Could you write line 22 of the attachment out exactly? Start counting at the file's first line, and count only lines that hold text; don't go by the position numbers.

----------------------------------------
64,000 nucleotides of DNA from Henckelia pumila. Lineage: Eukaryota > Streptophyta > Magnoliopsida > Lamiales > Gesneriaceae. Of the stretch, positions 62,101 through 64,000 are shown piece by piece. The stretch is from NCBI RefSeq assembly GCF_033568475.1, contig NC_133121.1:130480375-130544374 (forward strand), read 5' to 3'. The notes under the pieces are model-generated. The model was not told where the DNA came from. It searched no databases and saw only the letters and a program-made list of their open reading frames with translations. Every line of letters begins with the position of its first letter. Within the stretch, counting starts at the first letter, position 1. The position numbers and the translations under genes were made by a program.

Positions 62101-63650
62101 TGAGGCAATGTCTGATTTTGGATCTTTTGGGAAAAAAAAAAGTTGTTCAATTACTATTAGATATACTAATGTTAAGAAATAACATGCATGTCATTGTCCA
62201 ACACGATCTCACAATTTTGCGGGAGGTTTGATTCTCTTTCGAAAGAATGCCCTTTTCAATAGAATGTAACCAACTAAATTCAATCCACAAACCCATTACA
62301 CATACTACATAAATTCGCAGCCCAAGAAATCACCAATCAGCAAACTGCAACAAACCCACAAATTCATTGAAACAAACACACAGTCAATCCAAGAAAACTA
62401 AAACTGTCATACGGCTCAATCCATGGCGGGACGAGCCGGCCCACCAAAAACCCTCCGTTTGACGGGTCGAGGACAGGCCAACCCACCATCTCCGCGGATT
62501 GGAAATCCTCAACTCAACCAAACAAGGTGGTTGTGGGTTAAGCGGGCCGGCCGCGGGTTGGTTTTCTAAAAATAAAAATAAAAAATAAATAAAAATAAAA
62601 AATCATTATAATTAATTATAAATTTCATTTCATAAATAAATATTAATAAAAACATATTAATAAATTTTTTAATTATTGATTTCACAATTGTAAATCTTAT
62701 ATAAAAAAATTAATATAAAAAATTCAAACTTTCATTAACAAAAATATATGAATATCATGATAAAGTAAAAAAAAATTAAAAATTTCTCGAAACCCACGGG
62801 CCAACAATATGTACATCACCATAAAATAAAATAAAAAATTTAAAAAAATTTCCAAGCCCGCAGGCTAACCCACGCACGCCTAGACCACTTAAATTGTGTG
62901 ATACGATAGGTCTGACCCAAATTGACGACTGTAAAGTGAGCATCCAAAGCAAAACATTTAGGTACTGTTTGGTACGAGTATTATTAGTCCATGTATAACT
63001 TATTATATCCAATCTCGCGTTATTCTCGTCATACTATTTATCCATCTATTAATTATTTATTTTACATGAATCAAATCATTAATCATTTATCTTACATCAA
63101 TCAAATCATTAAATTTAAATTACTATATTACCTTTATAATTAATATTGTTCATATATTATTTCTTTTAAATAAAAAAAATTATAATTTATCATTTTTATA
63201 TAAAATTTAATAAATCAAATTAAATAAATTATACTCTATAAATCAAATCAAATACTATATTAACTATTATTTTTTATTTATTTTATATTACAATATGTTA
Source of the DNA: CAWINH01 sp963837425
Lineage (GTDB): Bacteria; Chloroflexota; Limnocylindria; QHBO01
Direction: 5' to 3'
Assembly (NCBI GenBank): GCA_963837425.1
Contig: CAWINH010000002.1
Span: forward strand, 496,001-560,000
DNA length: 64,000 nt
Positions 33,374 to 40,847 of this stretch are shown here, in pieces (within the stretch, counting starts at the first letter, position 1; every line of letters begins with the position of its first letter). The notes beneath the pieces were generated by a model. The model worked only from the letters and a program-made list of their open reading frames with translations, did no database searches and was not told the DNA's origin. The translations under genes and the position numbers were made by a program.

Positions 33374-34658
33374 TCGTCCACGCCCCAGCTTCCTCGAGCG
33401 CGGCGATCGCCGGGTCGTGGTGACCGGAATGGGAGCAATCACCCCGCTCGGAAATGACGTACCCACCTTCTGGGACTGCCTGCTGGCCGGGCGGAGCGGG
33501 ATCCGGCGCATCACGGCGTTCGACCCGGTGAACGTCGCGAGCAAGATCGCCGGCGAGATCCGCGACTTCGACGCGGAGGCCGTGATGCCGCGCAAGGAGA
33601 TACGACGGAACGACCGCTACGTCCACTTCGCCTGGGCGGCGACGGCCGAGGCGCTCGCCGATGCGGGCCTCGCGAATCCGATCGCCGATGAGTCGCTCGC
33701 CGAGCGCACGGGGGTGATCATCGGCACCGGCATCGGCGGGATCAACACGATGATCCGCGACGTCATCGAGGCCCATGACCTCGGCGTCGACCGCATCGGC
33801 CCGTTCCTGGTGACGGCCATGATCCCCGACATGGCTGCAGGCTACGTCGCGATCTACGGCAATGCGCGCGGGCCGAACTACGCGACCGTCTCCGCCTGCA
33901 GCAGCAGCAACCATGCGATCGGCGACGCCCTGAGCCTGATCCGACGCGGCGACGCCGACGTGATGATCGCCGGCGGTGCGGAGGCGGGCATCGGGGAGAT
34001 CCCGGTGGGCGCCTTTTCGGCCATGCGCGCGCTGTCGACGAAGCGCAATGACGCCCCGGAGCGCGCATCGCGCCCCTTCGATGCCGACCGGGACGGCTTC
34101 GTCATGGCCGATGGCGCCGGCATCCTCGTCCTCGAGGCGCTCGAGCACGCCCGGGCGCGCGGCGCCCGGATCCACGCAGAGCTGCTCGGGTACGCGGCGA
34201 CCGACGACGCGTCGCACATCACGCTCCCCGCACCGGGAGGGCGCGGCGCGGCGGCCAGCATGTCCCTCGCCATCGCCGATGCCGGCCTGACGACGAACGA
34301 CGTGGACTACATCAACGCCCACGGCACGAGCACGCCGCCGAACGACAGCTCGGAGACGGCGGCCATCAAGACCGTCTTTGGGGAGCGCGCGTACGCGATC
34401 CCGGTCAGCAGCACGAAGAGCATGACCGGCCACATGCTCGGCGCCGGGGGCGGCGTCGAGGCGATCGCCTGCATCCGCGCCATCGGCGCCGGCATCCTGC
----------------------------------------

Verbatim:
Positions 33,374 to 40,847 of this stretch are shown here, in pieces (within the stretch, counting starts at the first letter, position 1; every line of letters begins with the position of its first letter). The notes beneath the pieces were generated by a model. The model worked only from the letters and a program-made list of their open reading frames with translations, did no database searches and was not told the DNA's origin. The translations under genes and the position numbers were made by a program.